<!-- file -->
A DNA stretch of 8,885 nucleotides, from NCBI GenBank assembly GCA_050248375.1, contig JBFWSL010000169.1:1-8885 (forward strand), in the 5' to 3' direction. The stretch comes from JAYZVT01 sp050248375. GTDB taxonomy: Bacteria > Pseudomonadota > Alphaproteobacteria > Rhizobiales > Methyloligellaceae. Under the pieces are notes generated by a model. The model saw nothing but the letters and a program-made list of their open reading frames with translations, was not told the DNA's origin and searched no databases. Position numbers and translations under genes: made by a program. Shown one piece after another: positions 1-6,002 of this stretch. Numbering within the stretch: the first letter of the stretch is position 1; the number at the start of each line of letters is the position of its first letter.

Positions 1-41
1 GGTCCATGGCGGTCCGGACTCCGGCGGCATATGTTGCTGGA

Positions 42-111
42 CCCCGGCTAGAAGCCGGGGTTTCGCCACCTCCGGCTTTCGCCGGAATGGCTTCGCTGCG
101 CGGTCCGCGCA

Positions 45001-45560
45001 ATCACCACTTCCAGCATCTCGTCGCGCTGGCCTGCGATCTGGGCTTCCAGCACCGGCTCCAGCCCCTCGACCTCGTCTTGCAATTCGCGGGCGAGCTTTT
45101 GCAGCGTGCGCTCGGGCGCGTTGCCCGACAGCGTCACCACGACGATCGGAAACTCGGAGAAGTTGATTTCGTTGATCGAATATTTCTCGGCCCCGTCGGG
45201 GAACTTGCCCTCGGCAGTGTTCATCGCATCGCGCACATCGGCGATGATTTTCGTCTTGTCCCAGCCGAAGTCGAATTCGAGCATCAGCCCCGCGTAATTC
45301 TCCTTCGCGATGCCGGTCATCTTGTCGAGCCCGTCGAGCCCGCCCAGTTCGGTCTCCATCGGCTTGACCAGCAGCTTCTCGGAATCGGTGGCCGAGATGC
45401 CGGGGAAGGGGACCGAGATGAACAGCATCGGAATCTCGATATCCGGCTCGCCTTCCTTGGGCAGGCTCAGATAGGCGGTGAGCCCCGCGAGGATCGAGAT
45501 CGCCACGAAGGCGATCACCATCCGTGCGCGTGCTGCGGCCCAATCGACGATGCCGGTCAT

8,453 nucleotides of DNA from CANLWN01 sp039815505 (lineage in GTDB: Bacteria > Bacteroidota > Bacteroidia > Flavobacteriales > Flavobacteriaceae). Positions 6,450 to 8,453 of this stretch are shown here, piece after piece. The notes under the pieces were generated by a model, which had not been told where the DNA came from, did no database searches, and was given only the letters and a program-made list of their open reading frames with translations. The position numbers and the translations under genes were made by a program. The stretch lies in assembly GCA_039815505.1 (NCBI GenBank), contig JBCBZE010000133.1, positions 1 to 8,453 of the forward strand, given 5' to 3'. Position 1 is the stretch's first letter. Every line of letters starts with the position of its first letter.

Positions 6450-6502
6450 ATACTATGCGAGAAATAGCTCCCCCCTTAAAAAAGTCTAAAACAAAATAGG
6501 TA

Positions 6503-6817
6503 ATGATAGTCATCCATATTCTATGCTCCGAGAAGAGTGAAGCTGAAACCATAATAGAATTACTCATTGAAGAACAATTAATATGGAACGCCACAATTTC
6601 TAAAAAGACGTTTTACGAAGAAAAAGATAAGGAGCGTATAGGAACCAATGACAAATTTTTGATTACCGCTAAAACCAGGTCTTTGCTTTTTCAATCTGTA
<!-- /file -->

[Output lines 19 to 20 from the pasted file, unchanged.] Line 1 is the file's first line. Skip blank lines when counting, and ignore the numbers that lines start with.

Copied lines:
6503 ATGATAGTCATCCATATTCTATGCTCCGAGAAGAGTGAAGCTGAAACCATAATAGAATTACTCATTGAAGAACAATTAATATGGAACGCCACAATTTC
6601 TAAAAAGACGTTTTACGAAGAAAAAGATAAGGAGCGTATAGGAACCAATGACAAATTTTTGATTACCGCTAAAACCAGGTCTTTGCTTTTTCAATCTGTA